Introduction Childhood unintentional injuries remain understudied. This assessed the incidence and characteristics of all unintentional injuries among children aged 18 years and below in a slum community in Uganda.
Methods A cross-sectional survey was conducted among households in a slum community using a semi-structured interviewer-administered questionnaire. Incidence of unintentional injuries in children<18 years old was calculated. Crude and adjusted logistic regressions were conducted to obtain odds ratios and 95% CI for factors associated with injury characteristics by sex and age categories
Results Out of 1583 children in the 422 surveyed households, 44.6% (706/1583) had suffered from at least one unintentional injury yielding an annual incidence rate of 446 per 1000 children. Cuts, animal bites or open wounds 30.6% (185/608), and bruises or superficial injuries 28.6% (174/608) were the commonest injuries. Majority of injuries occurred at home, 75.5% (459/608). Falls 56.7% (345/608) and playing or recreation 83.6% (508/608) were the leading cause and activity at time of injury respectively. Boys were significantly more likely to be injured at school (AOR 4.34; 95% CI 1.22–15.54) and to be injured from falls (AOR 1.41; 95% CI 1.01–1.96), as compared to girls. Older children (12–18 years) were more likely to suffer from fractures (AOR 2.37; 95% CI 1.26–4.43) concussions and organ system injuries (AOR 3.58; 95% CI 1.–3 – 12.39) and cuts, bites or open wounds (AOR 2.05; 95% CI 1.21–3.48) as compared to younger children. Older children were less likely to have burns or scalds as compared to the youngest children (AOR: 0.23; 95% CI 0.11 to 0.50).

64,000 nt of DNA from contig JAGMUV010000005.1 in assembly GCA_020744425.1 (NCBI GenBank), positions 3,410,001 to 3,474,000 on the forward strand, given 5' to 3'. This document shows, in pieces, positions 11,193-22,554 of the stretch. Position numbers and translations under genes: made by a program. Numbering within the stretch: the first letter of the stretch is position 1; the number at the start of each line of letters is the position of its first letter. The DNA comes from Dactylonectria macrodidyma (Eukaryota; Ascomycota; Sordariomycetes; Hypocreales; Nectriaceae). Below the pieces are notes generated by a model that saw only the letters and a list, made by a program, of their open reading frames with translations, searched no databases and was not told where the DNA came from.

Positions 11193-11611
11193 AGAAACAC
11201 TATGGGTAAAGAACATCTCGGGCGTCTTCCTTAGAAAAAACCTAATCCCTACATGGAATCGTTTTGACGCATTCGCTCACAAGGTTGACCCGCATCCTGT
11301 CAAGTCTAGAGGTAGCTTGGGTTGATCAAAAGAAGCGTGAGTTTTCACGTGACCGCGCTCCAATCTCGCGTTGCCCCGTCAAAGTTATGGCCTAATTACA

Conclusions Unintentional injury incidence rate was high among children with most occurring in the homes. Injury prevention interventions should aim at creating safe playing spaces for children and developing awareness programs about injury prevention.